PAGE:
Usually, a president-elect promotes post-election interest in his presidency by announcing his major appointments — starting within days of the election by announcing senior members of his White House staff, and following with announcements of his national security team (the Secretary of State and White House national security advisory) and then his economic advisers (the Secretary of the Treasury, the Secretary of Commerce, the Budget Director).

Richard Nixon announced his entire cabinet during the sixth week of the transition. He also did something unusual. He selected as Attorney General his former law partner and campaign manager, John N. Mitchell, who (I now know) said he would not serve in the Cabinet if he was subjected to an FBI background investigation. Nixon worked this issue out with FBI Director J. Edgar Hoover, and Mitchell was never investigated. The Senate Judiciary Committee, under Chairman James O. Eastland (of Mississippi), confirmed Mitchell without a peep. I can only surmise the political cost of this arrangement.

Today, no president could get away with such a ploy. To the contrary, given the partisan split of the Senate, the new president will have to take extra care in selecting and vetting his appointees for the opposition is waiting for mistakes and an opportunity to score political points. Unfortunately, the confirmation process is considered a legitimate blood sport in the Capital City.

Transition for a New President without a Mandate

Typically, the president-elect starts the transition by selecting the staff he needs to help him formulate policy. As policy is developed, its direction suggests other persons who should be asked to join the administration.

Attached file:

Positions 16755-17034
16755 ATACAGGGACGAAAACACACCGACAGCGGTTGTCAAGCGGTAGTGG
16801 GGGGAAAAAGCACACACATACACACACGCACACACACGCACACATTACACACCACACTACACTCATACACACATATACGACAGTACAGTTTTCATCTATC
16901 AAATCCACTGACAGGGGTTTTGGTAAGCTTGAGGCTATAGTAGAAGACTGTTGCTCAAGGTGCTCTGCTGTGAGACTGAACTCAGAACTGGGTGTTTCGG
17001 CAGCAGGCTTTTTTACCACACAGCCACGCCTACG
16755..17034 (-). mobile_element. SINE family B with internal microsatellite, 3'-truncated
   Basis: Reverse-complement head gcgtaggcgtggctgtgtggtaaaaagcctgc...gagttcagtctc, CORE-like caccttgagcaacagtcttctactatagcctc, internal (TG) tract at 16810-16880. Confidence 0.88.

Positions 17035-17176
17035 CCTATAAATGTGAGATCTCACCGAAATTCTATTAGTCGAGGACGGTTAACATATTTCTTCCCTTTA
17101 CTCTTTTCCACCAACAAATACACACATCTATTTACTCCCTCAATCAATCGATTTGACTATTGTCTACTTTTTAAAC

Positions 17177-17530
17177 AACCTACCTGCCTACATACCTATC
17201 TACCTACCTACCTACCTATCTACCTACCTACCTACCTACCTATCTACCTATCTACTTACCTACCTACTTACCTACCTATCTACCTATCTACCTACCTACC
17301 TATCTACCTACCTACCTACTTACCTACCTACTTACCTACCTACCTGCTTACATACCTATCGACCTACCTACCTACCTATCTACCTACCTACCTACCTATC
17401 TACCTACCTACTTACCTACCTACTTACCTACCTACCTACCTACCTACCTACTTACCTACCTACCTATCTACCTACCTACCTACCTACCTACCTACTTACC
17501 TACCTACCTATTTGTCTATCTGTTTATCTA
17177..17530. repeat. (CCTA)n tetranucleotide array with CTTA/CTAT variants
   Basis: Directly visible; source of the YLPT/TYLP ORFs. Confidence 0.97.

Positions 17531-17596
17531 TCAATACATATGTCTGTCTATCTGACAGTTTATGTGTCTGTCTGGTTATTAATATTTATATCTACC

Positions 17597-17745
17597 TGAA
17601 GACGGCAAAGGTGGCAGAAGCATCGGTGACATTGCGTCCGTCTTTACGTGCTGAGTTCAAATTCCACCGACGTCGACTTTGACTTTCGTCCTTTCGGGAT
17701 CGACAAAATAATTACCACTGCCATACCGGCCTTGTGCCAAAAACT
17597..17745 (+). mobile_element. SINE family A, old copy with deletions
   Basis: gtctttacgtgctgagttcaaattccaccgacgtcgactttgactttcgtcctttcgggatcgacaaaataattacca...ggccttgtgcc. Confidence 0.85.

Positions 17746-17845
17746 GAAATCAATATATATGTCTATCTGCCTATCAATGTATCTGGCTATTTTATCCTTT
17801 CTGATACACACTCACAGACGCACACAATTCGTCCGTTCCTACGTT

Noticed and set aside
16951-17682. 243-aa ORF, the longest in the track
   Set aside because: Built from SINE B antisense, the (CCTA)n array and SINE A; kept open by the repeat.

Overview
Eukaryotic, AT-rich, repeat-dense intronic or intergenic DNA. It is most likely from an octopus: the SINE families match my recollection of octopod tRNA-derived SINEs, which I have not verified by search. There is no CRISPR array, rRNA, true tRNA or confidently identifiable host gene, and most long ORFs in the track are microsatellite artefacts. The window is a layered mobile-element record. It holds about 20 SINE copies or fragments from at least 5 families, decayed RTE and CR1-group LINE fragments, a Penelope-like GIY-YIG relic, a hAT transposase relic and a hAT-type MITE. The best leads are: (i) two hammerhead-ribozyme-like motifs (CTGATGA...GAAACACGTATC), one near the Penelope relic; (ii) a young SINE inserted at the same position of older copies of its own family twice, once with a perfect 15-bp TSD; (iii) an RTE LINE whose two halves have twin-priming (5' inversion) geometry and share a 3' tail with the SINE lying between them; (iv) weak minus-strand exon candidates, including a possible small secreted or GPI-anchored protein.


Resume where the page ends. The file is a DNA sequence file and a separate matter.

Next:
Setting the agenda for a new administration commonly occurs during the campaign. But since neither Bush nor Gore has a mandate, much of the transition must focus on this problem. Not since the Kennedy-Nixon election in 1960 has the country been so evenly divided. Thus, the next president will be considering fundamental questions: Should the new administration include opposition party people? To what degree? How can the new president deal with the expectations of the constituencies that supported his candidacy? Which campaign promises should be promoted, given the absence of a mandate? These are but a few of the many hard questions that must be answered between now and January 20th.

Because of the election imbroglio, the tightness of the race and the delayed transition, I believe the new president will be able to develop only limited policy plans. It is not a time for an activist president. Given the situation, I will be surprised if there is any honeymoon period for the next president. Rather, I anticipate that the new president will devote a considerable amount of energy to the 2002 Congressional races, for if he can increase his power with the Congress, he may be able to provide his presidency with a belated popular mandate.

But come January 20th, he will begin the greatest challenge of his political life, notwithstanding the setback of a delayed, maybe even denied, transition into office. This hampered transition will test his skills as a manager and leader at the very outset of his presidency.

John Dean, a FindLaw columnist, is a former Counsel to the President of the United States.